Five new suspected cases of Ebola Virus Disease were brought to the Yaba Mainland Hospital, Lagos, on Tuesday, the Lagos State government has said.
At a press conference, Wednesday, Jide Idris, the State Commissioner for Health, told journalists that two of those cases were from secondary contacts.
“Till date, we have recorded eight suspected cases, five of which came in yesterday, 12 confirmed,” said Dr. Idris.
“On the whole, five have died (including the index case). We are currently following up 213 contacts, and 62 have completed the two-day follow-up,” he added.
On Tuesday, Stella Adadevoh, the Senior Consultant and Endocrinologist at First Consultant Medical Centre, Obalende, passed away after succumbing to the deadly virus.
Dr. Idris paid tributes to the deceased doctor as well as the other health workers who had died from Ebola virus since the disease broke out in July, describing them as the heroes and heroines of the day.
“She, (Dr. Adadevoh) it was, who took the initiative to intimate the Ministry concerning the index case – Liberian-American (Mr. Patrick Sawyer) and substantially to her credit the moderate containment achieved is owed,” said Dr. Idris.
“She led the team who attended to the index case. Her doggedness and commitment to duty saw her personally reviewing the case even though the patient had earlier been seen by a doctor.
“The Ministry of Health commiserates with their families, co-workers, friends and loved ones on these irreparable losses which was on the line of duty,” he added.
Dr. Idris also said that the government’s “vigorous” contact tracing is now shifting from primary to secondary contacts.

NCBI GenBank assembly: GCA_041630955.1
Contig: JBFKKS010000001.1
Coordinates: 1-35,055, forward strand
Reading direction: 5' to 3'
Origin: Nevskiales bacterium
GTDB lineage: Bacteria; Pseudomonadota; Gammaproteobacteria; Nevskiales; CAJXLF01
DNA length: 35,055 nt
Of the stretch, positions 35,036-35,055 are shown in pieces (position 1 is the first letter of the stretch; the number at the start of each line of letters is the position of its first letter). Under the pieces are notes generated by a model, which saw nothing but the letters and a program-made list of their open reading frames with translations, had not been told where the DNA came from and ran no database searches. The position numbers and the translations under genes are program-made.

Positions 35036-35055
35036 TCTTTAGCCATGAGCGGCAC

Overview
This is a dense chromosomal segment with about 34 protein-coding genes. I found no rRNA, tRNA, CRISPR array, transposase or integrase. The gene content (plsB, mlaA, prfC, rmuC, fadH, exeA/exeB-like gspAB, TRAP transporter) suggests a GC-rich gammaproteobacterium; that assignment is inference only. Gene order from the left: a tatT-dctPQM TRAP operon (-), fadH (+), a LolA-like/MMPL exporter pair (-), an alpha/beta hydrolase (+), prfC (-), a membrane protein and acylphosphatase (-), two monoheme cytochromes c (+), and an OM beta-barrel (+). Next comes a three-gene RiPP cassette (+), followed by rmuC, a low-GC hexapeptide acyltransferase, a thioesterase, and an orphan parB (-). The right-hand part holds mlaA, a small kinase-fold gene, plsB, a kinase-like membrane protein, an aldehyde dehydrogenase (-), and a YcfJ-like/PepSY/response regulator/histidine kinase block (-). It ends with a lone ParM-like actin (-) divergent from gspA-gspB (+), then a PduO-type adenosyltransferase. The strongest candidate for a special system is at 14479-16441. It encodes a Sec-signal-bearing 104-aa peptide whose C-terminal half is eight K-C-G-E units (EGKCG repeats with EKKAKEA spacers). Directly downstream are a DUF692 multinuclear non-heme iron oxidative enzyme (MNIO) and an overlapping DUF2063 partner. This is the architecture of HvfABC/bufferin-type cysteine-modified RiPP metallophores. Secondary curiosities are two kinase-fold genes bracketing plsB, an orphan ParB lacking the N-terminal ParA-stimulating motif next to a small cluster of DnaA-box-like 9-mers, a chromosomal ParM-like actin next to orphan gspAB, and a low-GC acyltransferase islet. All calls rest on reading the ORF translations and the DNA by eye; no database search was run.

“The mode of spread remains mainly transmission from an infected person in an infective state and from an infected animal (bat, monkey, etc) to a person.
“This is a call for vigilance as human to human transmission is only achieved by physical contact with a person who is acutely and gravely ill (fever being a key sign) from Ebola virus through body fluids such as blood, urine, stool, saliva, breast milk, semen, and vomitus.
“Burial ceremonies where mourners including family members have direct contact with patients who died of Ebola have also played a role in the spread and direct contact with dead bodies should be minimized at this period, even as washing and burial/disposal of such bodies should be professionally handled with safety to personal health of handlers being a cardinal focus,” he added.
The Commissioner urged Lagos residents not to panic as health personnel are in place to manage the current cases, while efforts are doubled to secure the services of more volunteers to cope with any contingency.
“Certain concerns have been raised regarding those already discharged. I wish to re-assure you that the discharge process was in line with WHO International Health Regulations and they are still being followed up. No recorded carrier state in person that have recovered from the disease has been recorded,” said Dr. Idris.
“I encourage persons who have come in contact with infected persons to report early for treatment as such improves chances of survival.”